This is a beautifully articulate and poignant novel, at times it maintains a discreet solitary distance from its own moving story, ensuring that as moments of realisation steal into your consciousness and understanding flows into your heart… they stay with you. The author spirals through time, teases history and suggests new beginnings. The story branches three ways, breathtakingly different, remote yet entwined, flowing together and unfurling heartbreaking moments of perception and compassion. The isolation of the characters is shocking, they do not encourage affection or intimacy, their story isn't neat, tidy, clean or explained, you are instead left to observe, to recognise and so find yourself jolted and shaken into awareness, sorrow and regret and yet somehow a fluttering of hope steals across the pages for a story yet untold. ’Wuthering Heights’ and the Bronte family are intrinsically linked to this story, if you haven't yet met Emily, Charlotte and Anne, your journey through ’The Lost Child’ will potentially introduce you to some new companions. Head to our 'Black Lit Matters' list to find more must-read novels by black writers.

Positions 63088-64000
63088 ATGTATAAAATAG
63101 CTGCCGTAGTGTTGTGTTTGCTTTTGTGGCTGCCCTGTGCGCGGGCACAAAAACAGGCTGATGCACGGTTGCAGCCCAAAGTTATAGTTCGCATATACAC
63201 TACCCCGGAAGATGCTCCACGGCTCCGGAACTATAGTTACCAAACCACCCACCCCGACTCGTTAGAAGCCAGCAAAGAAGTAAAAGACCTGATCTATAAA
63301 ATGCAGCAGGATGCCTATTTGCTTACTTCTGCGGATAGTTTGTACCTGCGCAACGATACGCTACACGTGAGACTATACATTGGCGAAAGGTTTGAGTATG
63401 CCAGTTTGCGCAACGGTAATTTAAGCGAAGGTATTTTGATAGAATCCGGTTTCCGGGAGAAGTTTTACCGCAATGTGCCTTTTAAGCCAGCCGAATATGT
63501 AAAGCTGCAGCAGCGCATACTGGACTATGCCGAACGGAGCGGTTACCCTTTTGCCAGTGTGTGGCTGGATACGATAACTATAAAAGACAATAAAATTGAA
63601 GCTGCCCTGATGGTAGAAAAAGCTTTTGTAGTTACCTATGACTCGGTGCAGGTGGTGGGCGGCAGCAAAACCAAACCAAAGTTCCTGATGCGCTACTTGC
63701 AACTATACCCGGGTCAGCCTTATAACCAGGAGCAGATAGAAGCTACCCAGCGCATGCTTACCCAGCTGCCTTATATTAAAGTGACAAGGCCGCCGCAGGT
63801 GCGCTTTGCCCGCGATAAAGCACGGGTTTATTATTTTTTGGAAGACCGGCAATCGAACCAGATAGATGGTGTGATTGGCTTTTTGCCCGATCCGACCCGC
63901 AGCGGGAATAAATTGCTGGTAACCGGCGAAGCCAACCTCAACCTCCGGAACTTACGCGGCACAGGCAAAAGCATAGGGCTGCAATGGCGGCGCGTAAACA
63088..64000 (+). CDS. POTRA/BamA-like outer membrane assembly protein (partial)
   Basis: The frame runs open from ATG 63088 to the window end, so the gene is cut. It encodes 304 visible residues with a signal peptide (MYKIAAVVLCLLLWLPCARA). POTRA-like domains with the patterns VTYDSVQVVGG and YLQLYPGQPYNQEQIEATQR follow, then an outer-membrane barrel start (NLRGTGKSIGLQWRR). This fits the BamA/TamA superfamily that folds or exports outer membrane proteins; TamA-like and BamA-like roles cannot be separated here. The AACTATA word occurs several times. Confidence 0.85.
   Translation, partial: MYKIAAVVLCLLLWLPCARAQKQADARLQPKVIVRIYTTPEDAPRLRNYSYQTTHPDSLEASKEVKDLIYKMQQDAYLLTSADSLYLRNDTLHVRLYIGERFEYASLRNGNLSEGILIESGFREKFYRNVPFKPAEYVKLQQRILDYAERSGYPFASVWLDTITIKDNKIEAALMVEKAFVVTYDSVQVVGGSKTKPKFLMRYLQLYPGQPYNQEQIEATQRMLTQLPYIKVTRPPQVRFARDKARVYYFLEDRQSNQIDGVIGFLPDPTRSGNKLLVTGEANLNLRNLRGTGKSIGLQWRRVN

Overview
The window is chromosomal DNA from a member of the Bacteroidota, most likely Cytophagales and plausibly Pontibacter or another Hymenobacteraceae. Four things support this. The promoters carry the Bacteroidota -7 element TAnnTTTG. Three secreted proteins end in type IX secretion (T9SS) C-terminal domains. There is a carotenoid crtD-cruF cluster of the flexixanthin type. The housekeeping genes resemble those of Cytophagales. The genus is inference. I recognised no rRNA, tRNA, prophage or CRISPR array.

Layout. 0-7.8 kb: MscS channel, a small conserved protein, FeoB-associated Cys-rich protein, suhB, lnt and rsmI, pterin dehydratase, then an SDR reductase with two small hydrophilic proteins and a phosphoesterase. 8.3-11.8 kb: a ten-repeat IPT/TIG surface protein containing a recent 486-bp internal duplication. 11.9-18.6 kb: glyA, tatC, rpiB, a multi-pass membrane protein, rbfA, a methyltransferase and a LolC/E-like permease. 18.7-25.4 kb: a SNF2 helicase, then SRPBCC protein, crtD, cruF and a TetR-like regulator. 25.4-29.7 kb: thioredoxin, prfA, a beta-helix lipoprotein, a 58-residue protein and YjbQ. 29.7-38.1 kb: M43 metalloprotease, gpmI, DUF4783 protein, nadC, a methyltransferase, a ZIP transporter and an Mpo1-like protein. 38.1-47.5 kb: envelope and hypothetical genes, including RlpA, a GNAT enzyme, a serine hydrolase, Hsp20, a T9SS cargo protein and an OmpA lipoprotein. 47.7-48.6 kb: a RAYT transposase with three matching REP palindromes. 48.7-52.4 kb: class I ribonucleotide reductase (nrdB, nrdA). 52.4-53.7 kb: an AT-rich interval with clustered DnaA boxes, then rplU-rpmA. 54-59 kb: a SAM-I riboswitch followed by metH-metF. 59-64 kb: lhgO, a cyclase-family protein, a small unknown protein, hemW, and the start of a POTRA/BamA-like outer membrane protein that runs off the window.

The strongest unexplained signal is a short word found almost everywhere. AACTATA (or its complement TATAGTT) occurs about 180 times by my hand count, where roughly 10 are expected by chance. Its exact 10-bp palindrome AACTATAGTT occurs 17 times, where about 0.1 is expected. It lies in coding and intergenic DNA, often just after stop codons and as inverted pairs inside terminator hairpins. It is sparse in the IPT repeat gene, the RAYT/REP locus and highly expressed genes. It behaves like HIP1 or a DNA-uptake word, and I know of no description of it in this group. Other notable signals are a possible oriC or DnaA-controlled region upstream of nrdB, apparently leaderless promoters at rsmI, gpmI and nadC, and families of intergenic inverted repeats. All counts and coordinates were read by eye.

June 2015 Debut of the Month. A powerful, penetrating and intensely different read that seizes your attention from the very first page. The author cleverly writes in the first person narrative in two different time frames, Maria has Asperger syndrome and we are held on the edge of a connection and understanding, yet allowed intimate access to her anxiety, fear and torment. As Maria questions her memory, her thoughts, her grasp on the present and past, a creeping sense of foreboding and fear settles across the pages. For much of the novel you are kept in the dark alongside Maria, which provokes and agitates your interest, suggestions are made then ripped away, suspicions are roused and then extinguished. This fascinating premise works, it leaves you wanting more; just who can be trusted and what is the truth? ~ Liz Robinson